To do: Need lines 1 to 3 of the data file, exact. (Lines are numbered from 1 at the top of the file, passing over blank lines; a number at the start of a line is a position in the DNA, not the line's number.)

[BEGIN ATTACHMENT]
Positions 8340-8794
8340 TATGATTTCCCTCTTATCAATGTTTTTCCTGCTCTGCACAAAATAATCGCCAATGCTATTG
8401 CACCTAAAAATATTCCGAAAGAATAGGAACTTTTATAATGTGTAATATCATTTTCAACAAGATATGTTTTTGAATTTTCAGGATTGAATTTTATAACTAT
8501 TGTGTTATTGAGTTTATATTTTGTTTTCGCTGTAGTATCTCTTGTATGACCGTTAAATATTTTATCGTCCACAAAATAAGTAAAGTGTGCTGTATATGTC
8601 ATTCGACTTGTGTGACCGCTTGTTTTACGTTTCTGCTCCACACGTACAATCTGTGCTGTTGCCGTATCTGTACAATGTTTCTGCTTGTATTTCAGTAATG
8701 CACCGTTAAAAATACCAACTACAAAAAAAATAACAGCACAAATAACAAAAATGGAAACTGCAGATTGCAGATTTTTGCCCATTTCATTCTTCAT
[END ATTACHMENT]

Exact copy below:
Positions 8340-8794
8340 TATGATTTCCCTCTTATCAATGTTTTTCCTGCTCTGCACAAAATAATCGCCAATGCTATTG
8401 CACCTAAAAATATTCCGAAAGAATAGGAACTTTTATAATGTGTAATATCATTTTCAACAAGATATGTTTTTGAATTTTCAGGATTGAATTTTATAACTAT